The Oceans:
Changing ocean conditions and a little unsettled weather almost always leads to an inconsistent bite. And that’s what the boats fishing out of Eureka are facing according to Tim Klassen of Reel Steel Sport Fishing. “The boats fishing for halibut are having tough time finding a consistent area that’s holding fish,” said Klassen. “You find a few one day, and you head to the same location the next day and everything has changed. That’s really been the case since the opener. There are some around however, and boats are catching a few each day. The best bite has been straight out on the 48-line to 250 to 300 feet, but boats are covering a lot of ground hitting spots from the 44 to the 54 line. The rockfish action has been good at the Cape, but not quite as good as it can be. Boats are still getting limits of rockfish and lingcod and there’s a real good variety. We’ve been getting 10 to 12 different species each trip. The ocean doesn’t look very good for the next few days, it could be early next week before we get back out.”

Shelter Cove
Shelter Cove is producing quality limits of rockfish and a few halibut as well. Jake Mitchell of Sea Hawk Sport Fishing has been bouncing around targeting both species with some good success. He said, “We fished rockfish and lingcod at the Hat on Wednesday with a light load. It was very slow but we got our limits by days end. Thursday we fished Rodgers Break for rockfish and lings and had limits by noon of a really good grade. We fished Gorda for rockfish Friday and ended up just shy of limits when the wind forced us in. On Saturday and Tuesday, we fished Gorda for rockfish/halibut combos. We got two nice halibut and limits of rockfish Saturday and three halibut and a few dozen rockfish on Tuesday.”

Katherine Moore with a nice Pacific halibut landed with the help of Jake Mitchell of Sea Hawk Sport Fishing.

Salmon season will re-open on Saturday and according to Mitchell, there aren’t any consistent areas holding bait right now. “We’ll probably have to go look around on Saturday. The canyon looked good last week, but not so much the last couple days. The Whistle is always a good place to start.”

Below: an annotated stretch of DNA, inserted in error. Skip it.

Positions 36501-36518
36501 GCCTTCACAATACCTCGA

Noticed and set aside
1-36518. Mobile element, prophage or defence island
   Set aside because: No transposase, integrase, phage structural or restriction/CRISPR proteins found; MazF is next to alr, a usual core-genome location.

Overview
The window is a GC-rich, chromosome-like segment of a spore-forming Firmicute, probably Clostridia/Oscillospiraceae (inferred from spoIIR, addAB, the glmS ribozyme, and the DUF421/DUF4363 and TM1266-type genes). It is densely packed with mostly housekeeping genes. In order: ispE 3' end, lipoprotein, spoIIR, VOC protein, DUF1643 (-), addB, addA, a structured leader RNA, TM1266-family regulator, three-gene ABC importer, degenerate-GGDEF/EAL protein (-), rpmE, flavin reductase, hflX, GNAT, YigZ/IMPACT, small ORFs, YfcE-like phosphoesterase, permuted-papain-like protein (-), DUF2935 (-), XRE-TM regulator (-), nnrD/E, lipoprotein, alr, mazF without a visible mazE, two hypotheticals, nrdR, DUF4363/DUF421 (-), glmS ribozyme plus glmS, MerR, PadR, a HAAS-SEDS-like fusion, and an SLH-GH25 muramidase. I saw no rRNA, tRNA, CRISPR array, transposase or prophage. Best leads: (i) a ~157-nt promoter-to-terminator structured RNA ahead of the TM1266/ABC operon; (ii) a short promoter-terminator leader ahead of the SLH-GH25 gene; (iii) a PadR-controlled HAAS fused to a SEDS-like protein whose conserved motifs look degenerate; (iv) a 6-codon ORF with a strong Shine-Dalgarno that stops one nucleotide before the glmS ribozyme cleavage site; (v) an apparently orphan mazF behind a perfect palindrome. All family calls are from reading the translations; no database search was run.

Halibut fishing has been pretty good this past week according to Curt Wilson of Wind Rose Charters out of Trinidad. He said, “There isn’t a ton of effort, but a few are being caught. There was a 65-pounder caught on Tuesday. Most of the boats are going straight out in 200 to 300 feet of water. The rockfish bite has been wide-open. Flat Iron has been loaded with black rockfish and there’s been a solid lingcod bite at Wedding Rock. There’s lots of shorts in the mix, which is good for the future. There’s some really promising signs for salmon as well just south in 20 to 40 fathoms,” Wilson added.

Crescent City
Chris Hegnes of Crescent City’s Englund Marine reports the water has finally cleared up and the rockfish are biting. “I fished the Sisters on Sunday and it was really good. We found some good quality blacks and there were quite a few lings around as well. There hasn’t been much effort for halibut, one of the charters had three last week and that’s all I’ve heard of,” added Hegnes.

The ocean out of Brookings has been exceptional for rockfish, with large fish splashing at the surface eating crab spawn reports Martin. He said, “The topwater action has been wide open near Bird Island and Twin Rocks. The lingcod fishing also is good, although this weekend’s forecast looks windy. A few halibut also are being caught.”

Lower Rogue River
“The Rogue River has been slow for springers, with just a handful of fish a day being caught out of all the boats,” said Martin. “This week’s rain could draw in more fish.”

Trinity flows on the rise again
Flows from Lewiston Dam to the Trinity River are increasing for a second spring peak flow. The first peak flow in April was delayed due to an oil leak at the Trinity Power Plant. Water that was held back is now scheduled to be released as part of the second peak.

As of Wednesday May 15, released flows were at 2,600 cfs and were slated to increase every couple of hours until it reaches 9,000 cfs on Saturday, May 18. A slow decrease will follow. For up-to-date flows, visit